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Climate Protesters Take to Streets of Cities Worldwide


LONDON — The climate group Extinction Rebellion blocked all major roads around Britain’s Parliament on Monday in protests the organization said would last two weeks.

Hundreds of activists occupied Trafalgar Square, a major landmark, as well as Westminster Bridge, with drummers entertaining protesters as they set up tents.

Smaller protest sites were set up outside government departments, including the Ministry of Defense.

Although the protests were focused on London, activists took to the streets around the world, including blocking roadways in Australia and New Zealand.

In New York, 27 protesters were arrested as they staged a funeral march from Battery Park to Washington Square Park, according to the Police Department. Protesters could be seen on Facebook Live standing in a road covered in fake blood.

In Germany, hundreds of people responded to the activists’ call to block the traffic circle around the Victory Column in Berlin early Monday, sealing off a key transit point between the formerly divided capital’s east and west districts. The Berlin police said the protests were peaceful, and traffic remained fluid as drivers diverted to alternate routes.

Later in the day, dozens of activists also blocked Potsdamer Platz, while activists set up a camp in a park facing the Reichstag to serve as their headquarters for a week of protests.

In the Netherlands, over 100 people were arrested, the BBC said, after they tried to set up a tent city on a main road outside the Rijksmuseum, one of the city’s main visitor attractions.

It is the second time Extinction Rebellion has shut down swathes of central London in six months. In April, the group installed a pink boat emblazoned with the words “Tell the Truth” in Oxford Circus, a major shopping area, and occupied several bridges, holding concerts and yoga classes on them.

The Metropolitan Police said in a statement published on its website that it had arrested 276 people by 6:15 p.m. on Monday. The statement did not give further details, such as an estimate of the numbers involved in the protest.

At first, it seemed that Monday’s protests in London — advertised on Extinction Rebellion’s website and discussed with the police — might be less successful than previous ones, because the authorities tried to clamp down on them in advance.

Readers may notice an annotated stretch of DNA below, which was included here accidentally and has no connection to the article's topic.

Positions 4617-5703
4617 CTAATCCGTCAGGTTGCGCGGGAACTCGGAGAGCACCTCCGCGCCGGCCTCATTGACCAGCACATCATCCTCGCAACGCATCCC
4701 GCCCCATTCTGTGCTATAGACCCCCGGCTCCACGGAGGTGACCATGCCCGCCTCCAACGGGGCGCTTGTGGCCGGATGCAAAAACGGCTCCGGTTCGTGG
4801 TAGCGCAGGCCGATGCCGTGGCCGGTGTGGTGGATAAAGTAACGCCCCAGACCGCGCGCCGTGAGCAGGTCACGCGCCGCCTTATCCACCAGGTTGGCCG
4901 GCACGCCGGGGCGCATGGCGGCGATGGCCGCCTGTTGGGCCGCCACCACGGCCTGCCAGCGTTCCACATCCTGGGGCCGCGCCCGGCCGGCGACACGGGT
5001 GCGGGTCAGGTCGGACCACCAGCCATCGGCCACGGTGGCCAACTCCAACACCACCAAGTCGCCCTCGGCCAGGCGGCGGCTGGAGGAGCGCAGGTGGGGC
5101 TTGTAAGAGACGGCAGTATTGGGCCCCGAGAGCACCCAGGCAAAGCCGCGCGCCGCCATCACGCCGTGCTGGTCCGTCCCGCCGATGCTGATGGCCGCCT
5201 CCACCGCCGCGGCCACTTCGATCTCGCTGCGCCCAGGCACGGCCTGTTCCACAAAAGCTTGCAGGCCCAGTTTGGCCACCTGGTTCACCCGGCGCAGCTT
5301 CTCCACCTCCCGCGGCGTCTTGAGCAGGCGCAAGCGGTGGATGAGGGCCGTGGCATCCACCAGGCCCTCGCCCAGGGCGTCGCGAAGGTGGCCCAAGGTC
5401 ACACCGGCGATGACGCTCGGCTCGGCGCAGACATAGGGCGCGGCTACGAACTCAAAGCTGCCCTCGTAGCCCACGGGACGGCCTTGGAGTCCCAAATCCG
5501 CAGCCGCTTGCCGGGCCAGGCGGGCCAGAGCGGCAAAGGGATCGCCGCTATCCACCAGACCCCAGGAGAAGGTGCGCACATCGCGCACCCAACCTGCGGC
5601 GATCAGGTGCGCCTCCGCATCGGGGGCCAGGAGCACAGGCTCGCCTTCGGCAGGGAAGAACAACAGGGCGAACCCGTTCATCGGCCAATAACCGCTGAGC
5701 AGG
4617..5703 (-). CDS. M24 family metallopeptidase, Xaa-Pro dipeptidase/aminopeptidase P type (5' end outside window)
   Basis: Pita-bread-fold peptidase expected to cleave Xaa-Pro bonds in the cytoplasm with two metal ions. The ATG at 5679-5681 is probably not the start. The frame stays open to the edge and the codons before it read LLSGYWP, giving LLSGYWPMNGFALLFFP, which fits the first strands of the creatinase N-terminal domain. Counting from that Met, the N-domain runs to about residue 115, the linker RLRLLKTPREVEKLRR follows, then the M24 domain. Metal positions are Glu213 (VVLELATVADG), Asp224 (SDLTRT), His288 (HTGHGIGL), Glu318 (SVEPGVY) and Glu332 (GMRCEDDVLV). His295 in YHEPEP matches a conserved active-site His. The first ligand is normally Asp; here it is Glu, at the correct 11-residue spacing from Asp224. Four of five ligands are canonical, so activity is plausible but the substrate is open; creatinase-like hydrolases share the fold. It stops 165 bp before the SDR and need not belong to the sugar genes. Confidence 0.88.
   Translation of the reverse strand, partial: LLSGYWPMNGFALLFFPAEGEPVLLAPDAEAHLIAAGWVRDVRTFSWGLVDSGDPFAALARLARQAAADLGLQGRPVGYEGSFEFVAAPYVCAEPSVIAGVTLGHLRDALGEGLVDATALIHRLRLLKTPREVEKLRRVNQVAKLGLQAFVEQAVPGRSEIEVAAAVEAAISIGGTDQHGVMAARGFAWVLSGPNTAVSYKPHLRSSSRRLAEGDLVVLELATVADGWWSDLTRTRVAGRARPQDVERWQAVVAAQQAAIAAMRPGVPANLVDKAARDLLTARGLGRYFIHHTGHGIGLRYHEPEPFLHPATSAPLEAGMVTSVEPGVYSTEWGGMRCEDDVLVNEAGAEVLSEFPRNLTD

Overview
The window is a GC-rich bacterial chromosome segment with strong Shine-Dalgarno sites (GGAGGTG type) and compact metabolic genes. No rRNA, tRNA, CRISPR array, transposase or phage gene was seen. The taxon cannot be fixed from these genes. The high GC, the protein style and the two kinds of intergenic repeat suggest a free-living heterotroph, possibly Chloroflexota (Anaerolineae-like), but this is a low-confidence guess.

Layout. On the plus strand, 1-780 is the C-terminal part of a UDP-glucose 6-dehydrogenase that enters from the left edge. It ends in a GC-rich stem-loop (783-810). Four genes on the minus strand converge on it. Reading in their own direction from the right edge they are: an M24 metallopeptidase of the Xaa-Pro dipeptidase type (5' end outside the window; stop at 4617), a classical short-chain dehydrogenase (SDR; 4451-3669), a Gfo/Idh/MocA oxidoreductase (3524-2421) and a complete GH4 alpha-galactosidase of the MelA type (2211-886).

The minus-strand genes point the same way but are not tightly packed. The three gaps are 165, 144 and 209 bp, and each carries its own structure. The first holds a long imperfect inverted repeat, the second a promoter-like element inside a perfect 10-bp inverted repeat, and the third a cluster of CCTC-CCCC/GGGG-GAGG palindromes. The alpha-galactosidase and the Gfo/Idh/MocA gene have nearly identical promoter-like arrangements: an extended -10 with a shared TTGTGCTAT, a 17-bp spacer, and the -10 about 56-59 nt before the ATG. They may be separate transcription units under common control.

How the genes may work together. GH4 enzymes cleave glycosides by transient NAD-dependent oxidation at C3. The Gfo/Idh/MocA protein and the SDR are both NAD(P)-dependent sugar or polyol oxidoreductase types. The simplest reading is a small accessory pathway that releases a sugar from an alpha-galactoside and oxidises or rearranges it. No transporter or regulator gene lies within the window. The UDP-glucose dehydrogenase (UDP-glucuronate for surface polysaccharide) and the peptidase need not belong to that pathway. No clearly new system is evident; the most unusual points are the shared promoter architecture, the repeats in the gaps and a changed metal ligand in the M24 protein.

On Saturday, the Metropolitan Police raided a building in south London and confiscated portable toilets and other equipment intended for the sit-ins, making eight arrests. At 8 a.m. on Monday, dozens of police officers stood on the two bridges around Parliament and were seen conducting searches of people thought to be activists, and warning them not to congregate.

“I’m on my own, waiting for a protest to happen,” said Dave Buchan, 37, who was on Lambeth Bridge looking for other Extinction Rebellion members.

Mr. Buchan had traveled five hours from Hull, in northeast England, to be at the protest because, he said, humanity “won’t last very long if it keeps on going on as we are.”

Around 9:30 a.m., hundreds of protesters emerged from coffee shops to occupy the sites, said Juliet Bottle, 27, a doctor and spokeswoman for the group. They had received a signal to start the occupation via the secure messaging app Telegram, she said.

“We intend to be here for two weeks,” Ms. Bottle said.

Other actions planned during the next two weeks include an occupation of London City Airport, a favorite of business travelers.

The police let protesters occupy the roads, Ms. Bottle said, but impounded anything they thought could be used to form a camp. “They’ve surrounded a set of kitchen sinks,” she said, pointing to them in the middle of Trafalgar Square, where several protesters were dancing on a scaffold they had erected.

XR, as Extinction Rebellion’s members call it, uses nonviolent mass disruption to increase awareness of climate change and force action on the issue, such as persuading governments to declare a climate emergency and to set targets for net zero greenhouse gas emissions by 2025.

The group — in a major departure from past environmental movements in Britain — urges its members to get arrested so they can also use the courts as a platform. It also calls for actions to focus on capital cities to maximize disruption, rather than more traditional sites of protest in Britain like power stations.

The organization was established only last year, with its initial actions — including an occupation of Greenpeace’s offices — attracting just a few dozen people. But it has boomed since.

In July, Policy Exchange, a think tank with close ties to the Conservative Party, issued a report calling the group “an extremist organization whose methods need to be confronted and challenged rather than supported and condoned.” But it admitted the group was having a “honeymoon” period with both the public and the government.

In April, several XR members met Michael Gove, who was then secretary of state for the environment, and in May, the Parliament declared a “climate emergency,” one of the group’s three demands.

Melissa Eddy contributed reporting from Berlin.


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